Patni hopes to pursue theater work in the future on the corporate side of the industry. “I would love to work for a big theater or movie company,” she declared, offering examples such as Disney and major Broadway theaters. She aspires to “create something that everyone enjoys,” as that is what theater has brought to her own life.
Patni sees theater as a “good escape” from the struggles of everyday life, whether it be school, family, or otherwise. When asked about why she loves it, she responded concisely: “Theater brings me a lot of joy.”
Katlyn Shaw: The quintessential band experience
Katlyn Shaw, a rising senior from Sacramento, California, is considered what many would call a “band nerd.” She has participated in her school’s band program since the fourth grade, and she has never looked back.
Shaw began her band experience by playing the clarinet, though her expertise has since expanded. She now plays two additional instruments: the bass clarinet and the tenor saxophone. Shaw participates in three bands at her school, which include jazz band, concert band, and “a fun class I like to call smamble.” Smamble, short for small ensemble, is a class in which “you’re allowed to do whatever you want with whoever you want.” “One of the highlights of last year was playing “Boyfriend” by Justin Bieber in front of the whole school,” she recalled. “It was a party.” Shaw occasionally vocalizes in smamble, an opportunity she takes advantage of when she can.
Before arriving at Miami University, Shaw spent two weeks in Ireland with her school’s band. “We did touristy things and played quite a few gigs,” she recounted, naming venues such as Ulster Hall in Belfast, Headford, pubs and concert halls. While on the trip, Shaw and her bandmates received tin whistles, which they all subsequently learned to play. She enjoys “annoying everyone in [her] surroundings” with the instrument, though most find her rare talent amusing. Shaw showcased her expertise at Monday night’s talent show, where she played “Despacito” for the Summer Scholars community.
While band drama can be difficult to deal with, Shaw decided that her favorite part of band is the friends she’s made. “Not to be sentimental or anything,” she confided, “but they’re homies for life.” Shaw hopes that others will follow in her footsteps by joining band, as she finds that her experience has been one of a lifetime.
Media Matters: An experience worth having
Before my experience at the Summer Scholars program, I was already quite interested in the field of journalism. I’ve written for my school newspaper, outside publications, and my own blog, but none of those experiences had given me the insight I gained at Miami University.
While in Professor Patricia Newberry’s class, I learned that journalism doesn’t have to be limited to the major political stories or criminal cases; journalism can be found anywhere. I learned that great stories are easy to come by when you look hard enough, that everyone has a story or two worth telling. I learned that people enjoy talking about themselves and being recognized for the things they’ve done and the things they aspire to do. I learned that any story can be a good story when it’s told the right way.
A majority of my time in the Media Matters module was spent reading the work of professional journalists, creating questions pertaining to the articles they wrote, and asking them questions over video chat or in person. After two weeks of this process, I became more skilled at quickly finding questions in every piece of writing, video, or other journalistic medium.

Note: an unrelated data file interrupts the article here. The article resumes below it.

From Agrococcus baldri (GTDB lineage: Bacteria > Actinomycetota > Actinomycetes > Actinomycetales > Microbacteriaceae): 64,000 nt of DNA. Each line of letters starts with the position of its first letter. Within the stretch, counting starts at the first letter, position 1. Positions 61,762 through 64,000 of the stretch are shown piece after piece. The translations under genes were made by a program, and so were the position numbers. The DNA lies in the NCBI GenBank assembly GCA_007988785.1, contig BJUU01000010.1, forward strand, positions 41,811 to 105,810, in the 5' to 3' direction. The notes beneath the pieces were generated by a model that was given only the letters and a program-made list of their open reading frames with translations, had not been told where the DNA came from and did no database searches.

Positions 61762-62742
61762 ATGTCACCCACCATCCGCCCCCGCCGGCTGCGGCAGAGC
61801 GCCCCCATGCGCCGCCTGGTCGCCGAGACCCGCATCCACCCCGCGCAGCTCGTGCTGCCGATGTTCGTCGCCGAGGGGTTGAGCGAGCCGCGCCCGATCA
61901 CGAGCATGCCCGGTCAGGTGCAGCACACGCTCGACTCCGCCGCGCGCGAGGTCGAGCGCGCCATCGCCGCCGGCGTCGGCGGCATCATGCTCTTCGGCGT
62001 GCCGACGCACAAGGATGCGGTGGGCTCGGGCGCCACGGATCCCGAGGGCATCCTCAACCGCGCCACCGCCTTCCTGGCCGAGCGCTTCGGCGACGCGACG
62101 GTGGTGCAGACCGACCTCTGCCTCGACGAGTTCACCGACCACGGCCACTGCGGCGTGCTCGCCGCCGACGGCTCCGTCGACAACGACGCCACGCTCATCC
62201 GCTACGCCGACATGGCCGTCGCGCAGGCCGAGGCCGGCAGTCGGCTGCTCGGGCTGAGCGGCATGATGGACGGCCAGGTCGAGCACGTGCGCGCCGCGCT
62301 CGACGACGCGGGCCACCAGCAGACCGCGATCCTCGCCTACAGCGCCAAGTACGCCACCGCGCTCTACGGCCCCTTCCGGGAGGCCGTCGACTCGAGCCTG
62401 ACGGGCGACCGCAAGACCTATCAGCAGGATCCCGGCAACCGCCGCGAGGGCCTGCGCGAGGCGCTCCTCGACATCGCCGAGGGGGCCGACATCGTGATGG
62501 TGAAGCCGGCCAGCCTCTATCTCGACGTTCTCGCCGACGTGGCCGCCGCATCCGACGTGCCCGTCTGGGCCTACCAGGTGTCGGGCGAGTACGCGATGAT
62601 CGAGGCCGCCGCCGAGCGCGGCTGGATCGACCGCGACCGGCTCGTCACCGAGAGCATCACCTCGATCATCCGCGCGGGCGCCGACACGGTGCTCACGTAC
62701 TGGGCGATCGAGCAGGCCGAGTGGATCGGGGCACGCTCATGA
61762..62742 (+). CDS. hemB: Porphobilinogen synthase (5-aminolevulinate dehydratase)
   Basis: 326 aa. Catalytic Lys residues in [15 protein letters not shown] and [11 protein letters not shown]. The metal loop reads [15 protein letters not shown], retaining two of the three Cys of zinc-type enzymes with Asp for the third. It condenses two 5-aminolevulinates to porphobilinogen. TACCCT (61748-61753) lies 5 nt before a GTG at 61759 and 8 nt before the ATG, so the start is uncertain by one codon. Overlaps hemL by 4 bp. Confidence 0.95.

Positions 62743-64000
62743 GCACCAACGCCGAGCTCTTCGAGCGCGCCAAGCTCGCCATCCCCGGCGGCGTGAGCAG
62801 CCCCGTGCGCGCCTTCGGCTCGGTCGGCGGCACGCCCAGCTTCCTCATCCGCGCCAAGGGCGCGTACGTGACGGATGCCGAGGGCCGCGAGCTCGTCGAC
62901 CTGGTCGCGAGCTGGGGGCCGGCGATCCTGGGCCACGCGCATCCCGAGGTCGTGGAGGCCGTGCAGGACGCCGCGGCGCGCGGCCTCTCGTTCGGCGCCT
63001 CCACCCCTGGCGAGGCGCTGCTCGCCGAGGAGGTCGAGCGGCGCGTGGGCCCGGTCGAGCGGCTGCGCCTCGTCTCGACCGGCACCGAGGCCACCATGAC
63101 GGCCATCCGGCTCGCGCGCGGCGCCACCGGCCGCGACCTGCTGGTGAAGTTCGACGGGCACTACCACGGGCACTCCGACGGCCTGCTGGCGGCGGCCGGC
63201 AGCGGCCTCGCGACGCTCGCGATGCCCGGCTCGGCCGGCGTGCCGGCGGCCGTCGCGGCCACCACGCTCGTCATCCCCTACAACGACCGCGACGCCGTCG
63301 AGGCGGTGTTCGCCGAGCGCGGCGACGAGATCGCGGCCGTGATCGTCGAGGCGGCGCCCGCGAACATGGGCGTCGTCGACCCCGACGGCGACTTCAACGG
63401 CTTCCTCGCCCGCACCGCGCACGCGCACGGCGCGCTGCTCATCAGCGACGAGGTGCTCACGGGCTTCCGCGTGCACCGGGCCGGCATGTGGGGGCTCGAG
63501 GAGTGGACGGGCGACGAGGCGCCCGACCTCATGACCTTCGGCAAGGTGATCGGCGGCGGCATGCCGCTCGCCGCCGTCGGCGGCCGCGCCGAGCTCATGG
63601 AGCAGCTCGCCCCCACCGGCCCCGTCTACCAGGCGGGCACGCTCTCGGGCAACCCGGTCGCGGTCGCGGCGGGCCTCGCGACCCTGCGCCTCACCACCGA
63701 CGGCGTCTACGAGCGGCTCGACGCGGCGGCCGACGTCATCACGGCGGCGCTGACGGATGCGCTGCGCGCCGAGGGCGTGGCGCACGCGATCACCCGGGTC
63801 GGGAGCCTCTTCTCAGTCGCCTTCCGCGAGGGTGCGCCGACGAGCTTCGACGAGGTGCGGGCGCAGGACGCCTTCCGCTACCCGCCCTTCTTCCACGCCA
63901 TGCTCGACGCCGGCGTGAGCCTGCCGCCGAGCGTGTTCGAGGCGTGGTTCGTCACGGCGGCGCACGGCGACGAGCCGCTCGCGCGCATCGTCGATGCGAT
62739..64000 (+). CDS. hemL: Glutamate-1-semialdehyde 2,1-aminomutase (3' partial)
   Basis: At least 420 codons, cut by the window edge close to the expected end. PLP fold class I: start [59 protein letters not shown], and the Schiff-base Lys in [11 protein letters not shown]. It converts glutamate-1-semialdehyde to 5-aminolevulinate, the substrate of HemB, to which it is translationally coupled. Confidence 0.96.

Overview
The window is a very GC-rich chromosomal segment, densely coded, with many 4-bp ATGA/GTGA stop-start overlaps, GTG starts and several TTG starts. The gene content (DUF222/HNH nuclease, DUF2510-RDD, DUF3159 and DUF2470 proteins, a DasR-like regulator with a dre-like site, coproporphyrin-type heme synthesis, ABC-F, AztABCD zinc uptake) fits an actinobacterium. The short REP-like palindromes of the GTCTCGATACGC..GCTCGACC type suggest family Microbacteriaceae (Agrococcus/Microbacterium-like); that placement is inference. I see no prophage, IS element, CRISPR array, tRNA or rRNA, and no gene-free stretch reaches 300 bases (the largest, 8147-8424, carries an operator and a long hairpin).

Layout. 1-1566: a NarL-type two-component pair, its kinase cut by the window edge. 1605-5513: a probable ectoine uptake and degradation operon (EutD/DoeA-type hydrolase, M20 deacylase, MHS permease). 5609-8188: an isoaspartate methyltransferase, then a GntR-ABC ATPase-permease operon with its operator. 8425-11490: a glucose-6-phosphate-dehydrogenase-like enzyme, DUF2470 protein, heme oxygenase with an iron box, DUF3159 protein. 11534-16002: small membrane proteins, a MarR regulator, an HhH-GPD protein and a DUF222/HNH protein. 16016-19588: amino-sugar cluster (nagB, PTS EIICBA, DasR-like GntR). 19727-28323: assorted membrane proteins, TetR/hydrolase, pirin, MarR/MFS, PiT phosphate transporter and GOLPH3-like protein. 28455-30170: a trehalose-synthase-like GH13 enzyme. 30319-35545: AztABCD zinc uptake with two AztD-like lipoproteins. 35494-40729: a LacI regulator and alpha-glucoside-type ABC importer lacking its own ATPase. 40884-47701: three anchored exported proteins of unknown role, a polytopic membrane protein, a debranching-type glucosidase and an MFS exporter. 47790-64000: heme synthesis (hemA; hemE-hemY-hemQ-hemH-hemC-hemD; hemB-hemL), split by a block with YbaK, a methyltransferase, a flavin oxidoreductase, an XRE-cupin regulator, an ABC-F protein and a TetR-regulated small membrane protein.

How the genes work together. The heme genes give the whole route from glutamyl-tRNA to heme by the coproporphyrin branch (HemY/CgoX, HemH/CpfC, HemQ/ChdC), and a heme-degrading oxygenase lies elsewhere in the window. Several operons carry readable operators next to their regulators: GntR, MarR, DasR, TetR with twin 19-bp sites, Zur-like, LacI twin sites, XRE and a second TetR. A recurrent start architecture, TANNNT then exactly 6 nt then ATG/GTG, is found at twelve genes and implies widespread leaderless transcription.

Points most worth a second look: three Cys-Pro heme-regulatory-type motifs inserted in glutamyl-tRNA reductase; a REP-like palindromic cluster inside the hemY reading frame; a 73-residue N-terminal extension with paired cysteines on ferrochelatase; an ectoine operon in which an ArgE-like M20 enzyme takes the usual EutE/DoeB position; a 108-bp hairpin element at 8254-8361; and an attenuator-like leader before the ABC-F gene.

Over the two weeks in the program, my classmates and I met with about 30 professional journalists, 11 of whom were Miami University graduates. I found all of them influential in one way or another, but I was especially impacted by Bethany Bruner, a crime reporter for the Columbus Dispatch. Bruner reports on stories that would be unbearable to most, including deaths of children, drownings and car accidents. However, Bruner doesn’t do what she does because she likes telling tragic stories; she does it because she feels it’s her responsibility to be the voice for the voiceless, to share the stories of those who can’t share their own. Her experience taught me that journalism fulfills the passion for storytelling shared by people like both Bruner and myself.
Despite the many success stories of journalists, I’ve been told time and again that journalism is a poor career choice, that it’s a “dying industry.” After speaking to so many successful journalists, visiting newsrooms, and seeing journalism in action, I’ve learned that journalism isn’t dying; it’s thriving. I will admit that people aren’t picking up newspapers as often or listening to news radio, but they continue to get their news in one way or another, and someone has to be there to provide it. That is what journalism is, and that is why media matters.
About the author
Ilana Mermelstein, 16, is a rising junior from Alpharetta, Georgia. She has been pursuing a career in journalism since the summer of 2017, when she began blogging. In addition to writing for her blog, Mermelstein writes occasional articles for Your Teen Magazine, an Ohio-based parenting publication. Outside of time spent writing, Mermelstein is involved in her synagogue’s teen youth group, serving as its Religious and Cultural Vice President. She passes time at home by playing the ukulele, spending time with Ruby, her 3-year-old Corgi-Lab mix, and watching The Office. Mermelstein aspires to earn an undergraduate degree in journalism and a possible second one in psychology. She then hopes to move to New York City because she thrives in the high-energy atmosphere, though she secretly finds the idea of not driving quite appealing as well. Mermelstein chose the Media Matters module because she is interested in a career in journalism, but also because she has a passion for telling stories.